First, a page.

A meeting of global standards bodies in Hamilton last week resolved to initiate work on a set of global security standards for IoT.
The International Organisation for Standardisation and the International Electrotechnical Committee’s joint subcommittee on IT Security techniques (ISO/IEC JTC1/SC27) brought some 300 people from 30 countries to Hamilton at the end of April for the first of its regular plenary meetings ever to be held in New Zealand.
Eric Hibbard, CTO Security and Privacy with Hitachi Data Systems is the US’s international representative officer on SC27. He told Computerworld that the committee’s decision to start work on IoT security standards was one of the most significant to come out of the week long meeting.
“We have been looking at it for three years and now we have very specific marching orders,” he said. “We have made a decision to stop studying it and get on with the work.”
Hibbard said the next stage in the process would be for the committee’s working group 4, which is responsible for security controls and services, to determine between now and the next SC27 meeting in Berlin in the northern autumn exactly how it would go about developing these standards.
“There is a team of four rapporteurs that will be meeting to figure out how we will engage and there are three teleconferences scheduled between now and Berlin to formally look at what we are going to do. I expected on one of these conference calls we will deicide on the structure we are going to go with,” Hibbard said.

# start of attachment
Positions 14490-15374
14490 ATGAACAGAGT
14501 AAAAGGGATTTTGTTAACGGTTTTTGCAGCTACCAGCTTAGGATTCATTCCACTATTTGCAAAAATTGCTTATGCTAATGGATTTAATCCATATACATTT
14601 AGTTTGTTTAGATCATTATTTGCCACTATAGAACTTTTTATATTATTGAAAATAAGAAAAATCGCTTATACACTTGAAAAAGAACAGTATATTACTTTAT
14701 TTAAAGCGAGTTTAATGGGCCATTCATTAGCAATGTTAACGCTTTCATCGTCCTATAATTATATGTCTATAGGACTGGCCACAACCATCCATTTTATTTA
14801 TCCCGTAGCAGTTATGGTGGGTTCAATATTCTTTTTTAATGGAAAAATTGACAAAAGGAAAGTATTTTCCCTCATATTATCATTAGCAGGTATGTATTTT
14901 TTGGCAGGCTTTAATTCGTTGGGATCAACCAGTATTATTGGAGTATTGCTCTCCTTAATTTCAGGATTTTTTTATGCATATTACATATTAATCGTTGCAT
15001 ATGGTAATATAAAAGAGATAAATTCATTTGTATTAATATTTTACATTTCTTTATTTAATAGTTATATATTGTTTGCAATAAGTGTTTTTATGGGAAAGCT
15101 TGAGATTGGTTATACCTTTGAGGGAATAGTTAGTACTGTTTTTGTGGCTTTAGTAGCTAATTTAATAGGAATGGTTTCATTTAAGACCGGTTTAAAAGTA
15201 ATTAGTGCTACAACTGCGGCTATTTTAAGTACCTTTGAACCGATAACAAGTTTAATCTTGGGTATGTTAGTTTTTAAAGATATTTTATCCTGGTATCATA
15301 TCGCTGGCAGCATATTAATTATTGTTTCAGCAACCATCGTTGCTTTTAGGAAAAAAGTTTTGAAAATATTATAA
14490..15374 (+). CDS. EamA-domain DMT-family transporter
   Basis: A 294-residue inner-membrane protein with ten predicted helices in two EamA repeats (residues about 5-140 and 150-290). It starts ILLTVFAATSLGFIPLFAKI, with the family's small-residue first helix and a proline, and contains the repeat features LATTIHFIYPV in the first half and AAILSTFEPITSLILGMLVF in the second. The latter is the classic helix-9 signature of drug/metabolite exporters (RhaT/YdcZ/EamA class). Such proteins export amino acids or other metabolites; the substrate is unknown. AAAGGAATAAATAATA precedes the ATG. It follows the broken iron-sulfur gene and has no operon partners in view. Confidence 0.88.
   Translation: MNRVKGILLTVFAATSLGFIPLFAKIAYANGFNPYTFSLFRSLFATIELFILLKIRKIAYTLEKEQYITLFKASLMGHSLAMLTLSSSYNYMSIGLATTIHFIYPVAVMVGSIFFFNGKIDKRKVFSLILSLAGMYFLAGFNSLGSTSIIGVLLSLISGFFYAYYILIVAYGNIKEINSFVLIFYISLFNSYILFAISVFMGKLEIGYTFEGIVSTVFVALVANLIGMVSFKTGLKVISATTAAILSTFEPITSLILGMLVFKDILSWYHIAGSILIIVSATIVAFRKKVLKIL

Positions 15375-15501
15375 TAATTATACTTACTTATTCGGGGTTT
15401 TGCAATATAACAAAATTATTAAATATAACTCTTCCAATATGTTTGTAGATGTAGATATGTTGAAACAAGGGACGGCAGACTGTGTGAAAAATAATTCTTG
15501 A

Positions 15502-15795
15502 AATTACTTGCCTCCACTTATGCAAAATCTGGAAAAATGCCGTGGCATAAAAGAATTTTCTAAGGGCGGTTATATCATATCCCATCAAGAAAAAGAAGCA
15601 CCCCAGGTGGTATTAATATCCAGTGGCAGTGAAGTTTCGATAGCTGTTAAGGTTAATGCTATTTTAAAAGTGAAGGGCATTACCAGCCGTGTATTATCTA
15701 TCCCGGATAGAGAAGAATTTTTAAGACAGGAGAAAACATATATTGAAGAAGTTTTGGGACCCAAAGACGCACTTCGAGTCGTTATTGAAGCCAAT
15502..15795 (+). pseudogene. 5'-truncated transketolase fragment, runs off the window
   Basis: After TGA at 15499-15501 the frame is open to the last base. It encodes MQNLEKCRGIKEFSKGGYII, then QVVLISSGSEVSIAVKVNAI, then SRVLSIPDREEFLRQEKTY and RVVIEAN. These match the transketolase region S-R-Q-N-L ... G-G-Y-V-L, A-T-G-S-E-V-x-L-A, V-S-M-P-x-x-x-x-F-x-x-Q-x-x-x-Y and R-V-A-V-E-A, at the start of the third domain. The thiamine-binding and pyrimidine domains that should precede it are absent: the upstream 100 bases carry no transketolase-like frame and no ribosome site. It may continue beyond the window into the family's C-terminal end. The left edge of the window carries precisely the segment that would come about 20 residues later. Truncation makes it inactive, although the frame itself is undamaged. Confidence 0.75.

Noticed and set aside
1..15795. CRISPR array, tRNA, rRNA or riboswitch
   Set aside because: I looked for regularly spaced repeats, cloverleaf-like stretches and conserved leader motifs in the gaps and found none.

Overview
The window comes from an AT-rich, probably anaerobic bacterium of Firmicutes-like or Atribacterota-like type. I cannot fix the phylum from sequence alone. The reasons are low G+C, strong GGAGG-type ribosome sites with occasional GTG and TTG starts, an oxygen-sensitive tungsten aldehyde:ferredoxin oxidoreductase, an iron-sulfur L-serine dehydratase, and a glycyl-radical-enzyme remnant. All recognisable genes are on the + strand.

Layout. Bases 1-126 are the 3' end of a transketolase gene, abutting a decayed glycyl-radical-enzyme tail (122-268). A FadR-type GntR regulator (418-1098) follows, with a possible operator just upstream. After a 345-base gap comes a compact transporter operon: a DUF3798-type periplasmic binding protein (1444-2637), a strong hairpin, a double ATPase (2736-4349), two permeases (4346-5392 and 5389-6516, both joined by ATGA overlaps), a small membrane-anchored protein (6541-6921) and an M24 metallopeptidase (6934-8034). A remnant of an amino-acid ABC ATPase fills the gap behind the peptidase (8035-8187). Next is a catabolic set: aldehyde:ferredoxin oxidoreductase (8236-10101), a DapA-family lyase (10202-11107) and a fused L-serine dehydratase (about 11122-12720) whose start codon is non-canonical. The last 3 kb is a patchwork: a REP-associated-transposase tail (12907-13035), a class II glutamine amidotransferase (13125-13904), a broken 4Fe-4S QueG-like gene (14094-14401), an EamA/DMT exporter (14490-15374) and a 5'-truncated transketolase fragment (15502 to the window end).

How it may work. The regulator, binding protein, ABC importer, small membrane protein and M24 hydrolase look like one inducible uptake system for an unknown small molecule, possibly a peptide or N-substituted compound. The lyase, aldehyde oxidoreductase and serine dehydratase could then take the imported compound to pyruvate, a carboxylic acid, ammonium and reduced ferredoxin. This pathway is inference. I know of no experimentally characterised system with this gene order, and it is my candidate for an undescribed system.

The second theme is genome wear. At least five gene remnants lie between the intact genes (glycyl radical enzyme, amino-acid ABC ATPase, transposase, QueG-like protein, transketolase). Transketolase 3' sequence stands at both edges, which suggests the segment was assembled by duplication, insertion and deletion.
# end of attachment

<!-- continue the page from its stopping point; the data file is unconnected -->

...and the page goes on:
While there are many organisations working on IoT standards, Hibbard said those developed by ISO/IEC would be particularly important.
“There are a lot of organisations that claim to be standards organisations but there are three that are special: ISO, IEC and ITU-T [The International Telecommunication Union’s Telecommunications sector]. If an issue goes to the World Trade Organisation those are the only three recognised by the WTO.”
He added: “We know that ITU-T Study Group 30 that is focussed on IoT and smart cities is watching us and whatever comes out of our work we expect SG30 to come to us and say they would like to sign on.”
Hibbard explained that recognised international standards could play a key role in trade protection issues brought before the WTO.
“When a country starts developing domestic standards that have the potential of restricting trade the WTO can lean on the country to adopt standards recognised by the big three. If a country sticks to those standards they cannot really be accused of being anticompetitive.”
Standards New Zealand was the host organisation for the meeting, which was held at the University of Waikato. However it was organised on behalf of the organisation by the US-based Cloud Security Alliance. Auckland based network monitoring technology provider Endace was a gold sponsor. Hibbard said CSA had stepped in because the cost of organising such events could be prohibitive for small organisations.
The event’s co-convenor and head of the University of Waikato’s Cyber Security Lab, Dr Ryan Ko, when he announced the event in January, hailed it as “a great achievement for New Zealand cyber security on the global stage.”
He said New Zealand had been able to win the hosting bid ahead of prominent member nations such as China, thanks to support from Tourism New Zealand.